At the end of FY 2000, the United States had 500 Minuteman III ICBMs and 50 Peacekeeper missiles. To meet the overall START I warhead limits, some of the Minuteman missiles have been downloaded to carry only one reentry vehicle (RV). Once START II enters into force, the United States will modify all Minuteman III missiles to carry only one warhead and will retire all Peacekeepers. In this transition, DoD will redeploy the Mark 21 RV, currently deployed on Peacekeeper, on a portion of the single RV Minuteman force. Mark 21 RVs contain features that further enhance nuclear detonation safety and reduce the risk of plutonium dispersal in the unlikely event of a fire or other mishap.
The Minuteman program always had the theory that each one of the missiles is at T-minus thirty seconds and holding.
The United States is not currently developing or producing any new ICBMs. However, the Air Force has begun exploratory tasks to plan for a replacement to the Minuteman III around 2020. This makes it difficult to sustain the industrial base needed to maintain and modify strategic ballistic missiles. To maintain the Minuteman ICBM system and to preserve key industrial technologies needed to sustain ICBMs and SLBMs, the budget provides funding to replace guidance and propulsion systems, as well as to preserve a core of expertise in the areas of reentry vehicle and guidance system technology.
Long-range planning for the ICBM weapon systems results from an iterative process involving personnel from all areas of the ICBM community. The ICBM Long-range Requirements Planning (ILRP) process focuses on ICBM system-specific issues derived from the Headquarters Air Force Space Command (HQ AFSPC) Integrated Planning Process (IPP) and the weapon system assessment results of the ICBM Prime Integrating Contractor. As the process is accomplished, the annual publication of an ICBM Master Plan documents the programmatic requirements which influence the early steps of the next funding cycle.
The Force Applications Division of HQ AFSPC Directorate of Requirements supports the IPP which lays the planning foundation for developing essential and affordable capabilities. Overall investment guidance is provided by this process to find the most cost-effective means of correcting identified deficiencies and fulfilling warfighter needs. A Technical Planning Integrated Product Team (TPIPT) assists in identifying key technologies required to provide solutions to the needs highlighted during this process.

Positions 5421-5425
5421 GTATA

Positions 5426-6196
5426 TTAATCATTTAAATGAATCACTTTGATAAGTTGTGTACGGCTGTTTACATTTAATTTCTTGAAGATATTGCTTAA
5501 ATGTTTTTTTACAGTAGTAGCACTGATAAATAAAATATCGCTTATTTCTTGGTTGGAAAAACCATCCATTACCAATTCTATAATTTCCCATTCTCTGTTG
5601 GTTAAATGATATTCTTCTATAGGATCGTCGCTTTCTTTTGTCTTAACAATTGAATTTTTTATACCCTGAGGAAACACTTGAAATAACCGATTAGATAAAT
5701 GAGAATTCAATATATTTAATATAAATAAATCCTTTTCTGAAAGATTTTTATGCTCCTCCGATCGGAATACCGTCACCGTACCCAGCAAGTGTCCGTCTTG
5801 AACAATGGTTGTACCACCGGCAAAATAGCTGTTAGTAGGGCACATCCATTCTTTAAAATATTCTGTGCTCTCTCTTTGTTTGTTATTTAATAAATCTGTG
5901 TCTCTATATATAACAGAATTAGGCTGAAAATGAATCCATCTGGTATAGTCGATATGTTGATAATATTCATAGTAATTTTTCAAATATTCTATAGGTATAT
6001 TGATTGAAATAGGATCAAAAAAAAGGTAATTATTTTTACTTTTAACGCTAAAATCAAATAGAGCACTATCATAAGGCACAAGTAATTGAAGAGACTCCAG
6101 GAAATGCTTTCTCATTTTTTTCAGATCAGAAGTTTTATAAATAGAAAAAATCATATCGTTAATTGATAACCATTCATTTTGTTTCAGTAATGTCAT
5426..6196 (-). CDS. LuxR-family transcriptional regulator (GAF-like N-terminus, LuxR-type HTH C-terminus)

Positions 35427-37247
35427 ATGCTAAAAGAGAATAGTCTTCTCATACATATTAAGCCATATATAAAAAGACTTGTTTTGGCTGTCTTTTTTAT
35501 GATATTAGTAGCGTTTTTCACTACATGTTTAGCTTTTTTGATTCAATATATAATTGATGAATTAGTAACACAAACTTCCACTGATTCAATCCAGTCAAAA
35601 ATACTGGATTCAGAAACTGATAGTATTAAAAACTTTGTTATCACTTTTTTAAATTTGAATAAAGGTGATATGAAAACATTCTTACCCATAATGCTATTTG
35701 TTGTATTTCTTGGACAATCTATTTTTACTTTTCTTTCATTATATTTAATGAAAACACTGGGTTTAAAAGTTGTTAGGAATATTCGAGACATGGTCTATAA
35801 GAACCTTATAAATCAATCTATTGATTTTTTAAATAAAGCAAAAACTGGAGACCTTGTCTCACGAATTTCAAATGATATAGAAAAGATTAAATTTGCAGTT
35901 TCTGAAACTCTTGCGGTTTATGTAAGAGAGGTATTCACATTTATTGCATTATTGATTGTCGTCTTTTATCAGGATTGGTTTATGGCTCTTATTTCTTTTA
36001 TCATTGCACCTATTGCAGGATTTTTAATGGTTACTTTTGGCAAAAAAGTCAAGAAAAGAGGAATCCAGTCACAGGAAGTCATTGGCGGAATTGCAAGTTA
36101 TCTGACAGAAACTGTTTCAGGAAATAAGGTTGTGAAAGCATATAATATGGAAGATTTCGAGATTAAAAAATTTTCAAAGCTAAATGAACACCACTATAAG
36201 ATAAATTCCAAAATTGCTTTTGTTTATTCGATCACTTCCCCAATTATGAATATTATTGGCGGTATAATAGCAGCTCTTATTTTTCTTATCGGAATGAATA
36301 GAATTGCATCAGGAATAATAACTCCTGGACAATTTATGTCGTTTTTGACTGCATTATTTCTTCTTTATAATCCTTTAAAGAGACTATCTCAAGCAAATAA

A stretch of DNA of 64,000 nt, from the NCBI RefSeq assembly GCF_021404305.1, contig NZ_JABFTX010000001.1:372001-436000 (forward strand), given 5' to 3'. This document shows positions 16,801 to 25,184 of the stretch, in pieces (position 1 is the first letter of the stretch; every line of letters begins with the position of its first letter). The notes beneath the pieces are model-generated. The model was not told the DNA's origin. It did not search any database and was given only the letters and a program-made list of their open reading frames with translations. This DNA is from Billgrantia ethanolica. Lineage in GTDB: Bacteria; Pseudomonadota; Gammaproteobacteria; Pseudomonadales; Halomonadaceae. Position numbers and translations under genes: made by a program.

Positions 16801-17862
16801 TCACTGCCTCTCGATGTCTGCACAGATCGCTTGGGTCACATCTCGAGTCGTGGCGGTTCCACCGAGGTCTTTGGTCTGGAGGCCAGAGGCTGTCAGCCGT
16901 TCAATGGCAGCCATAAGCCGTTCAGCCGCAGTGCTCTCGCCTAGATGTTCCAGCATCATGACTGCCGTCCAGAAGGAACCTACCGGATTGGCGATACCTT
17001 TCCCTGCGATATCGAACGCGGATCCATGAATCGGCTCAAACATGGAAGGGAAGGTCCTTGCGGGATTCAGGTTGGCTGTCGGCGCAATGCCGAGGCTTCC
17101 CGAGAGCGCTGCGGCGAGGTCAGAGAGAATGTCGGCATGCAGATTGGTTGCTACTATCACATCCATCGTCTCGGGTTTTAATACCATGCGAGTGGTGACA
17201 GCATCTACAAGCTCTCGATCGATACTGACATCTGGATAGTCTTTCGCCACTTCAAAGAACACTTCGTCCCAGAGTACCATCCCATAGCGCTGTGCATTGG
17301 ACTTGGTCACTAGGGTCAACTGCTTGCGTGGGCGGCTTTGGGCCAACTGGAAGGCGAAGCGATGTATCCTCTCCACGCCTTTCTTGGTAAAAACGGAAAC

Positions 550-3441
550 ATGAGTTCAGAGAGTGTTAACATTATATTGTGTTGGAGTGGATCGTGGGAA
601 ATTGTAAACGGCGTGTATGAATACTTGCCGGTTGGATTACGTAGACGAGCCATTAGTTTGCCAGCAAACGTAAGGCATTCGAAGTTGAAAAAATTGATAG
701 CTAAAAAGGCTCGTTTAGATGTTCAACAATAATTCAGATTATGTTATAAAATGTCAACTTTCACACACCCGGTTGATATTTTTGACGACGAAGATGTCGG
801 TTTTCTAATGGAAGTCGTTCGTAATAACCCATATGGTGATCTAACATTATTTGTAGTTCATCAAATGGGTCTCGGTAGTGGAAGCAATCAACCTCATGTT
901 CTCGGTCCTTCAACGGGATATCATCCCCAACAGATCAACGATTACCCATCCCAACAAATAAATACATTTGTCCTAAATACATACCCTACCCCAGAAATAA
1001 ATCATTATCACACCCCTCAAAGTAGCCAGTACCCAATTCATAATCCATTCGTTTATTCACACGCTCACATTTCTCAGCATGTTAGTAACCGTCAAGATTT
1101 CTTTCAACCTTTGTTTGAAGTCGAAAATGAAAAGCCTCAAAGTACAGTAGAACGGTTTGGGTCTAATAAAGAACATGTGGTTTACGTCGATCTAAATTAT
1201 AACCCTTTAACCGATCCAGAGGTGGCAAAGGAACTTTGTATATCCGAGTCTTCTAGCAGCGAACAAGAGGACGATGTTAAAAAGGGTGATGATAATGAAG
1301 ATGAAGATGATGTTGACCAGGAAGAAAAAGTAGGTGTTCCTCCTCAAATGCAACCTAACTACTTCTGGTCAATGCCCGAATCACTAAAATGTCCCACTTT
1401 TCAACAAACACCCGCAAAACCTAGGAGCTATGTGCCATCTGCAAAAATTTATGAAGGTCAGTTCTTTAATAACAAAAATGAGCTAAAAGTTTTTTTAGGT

Potential solutions to identified deficiencies and needs are assessed over the programming and planning horizons to prioritize solution options. Cost-effective combinations of programs and schedules are defined within budgetary constraints to meet mission needs.
The ICBM Prime Integration Contractor and the ICBM SPO participate through the ILRP process to support the IPP. The results of the IPP are documented and summarized in the Space Force Applications (SFA) Mission Area Plan (MAP). The system capabilities, priorities, and investment strategies from this process are integrated with those of the other AFSPC mission areas and documented in the AFSPC Strategic Master Plan as data for the AFSPC Program Objective Memorandum (POM) input prioritization process. Mission objectives and requirements in the SFA MAP also document the user's input to the ILRP process. The inputs help guide the ILRP process to develop long-range integrated planning and prioritization of programs for ICBM sustainment and new capabilities.
ILRP studies are performed each year to explore system options, cost trade-offs, and planning for future weapon system capabilities. From the study results, the SPO writes the ICBM System Options Report (SOR) to summarize the studies and outline options to meet mission and supportability requirements specifically for ICBMs. The SPO also writes the Logistics Programs Management Plan (LPMP), which defines the short and long-term logistics supportability programs for the current weapon systems based on requirements identified by the SPO's product teams.
Information from the MAP, SOR, and LPMP is integrated into the ICBM Master Plan, which is the summary long-range planning document. The ICBM Master Plan is updated each year to summarize the current and projected programs along with their schedule and budgetary requirements. The ICBM Master Plan captures the funding data used to develop POM inputs for HQ AFSPC, forming an orderly integration of requirements into the formal funding process.
Implementation of the programs and technology integration provided through this disciplined process ultimately provides the desired strategic deterrence and warfighting capabilities needed to satisfy national military objectives. Review and prioritization of program capabilities to meet mission area planning objectives, system options, and potential logistics program needs focus effort where "best payoff" is achieved.
|Join the GlobalSecurity.org mailing list|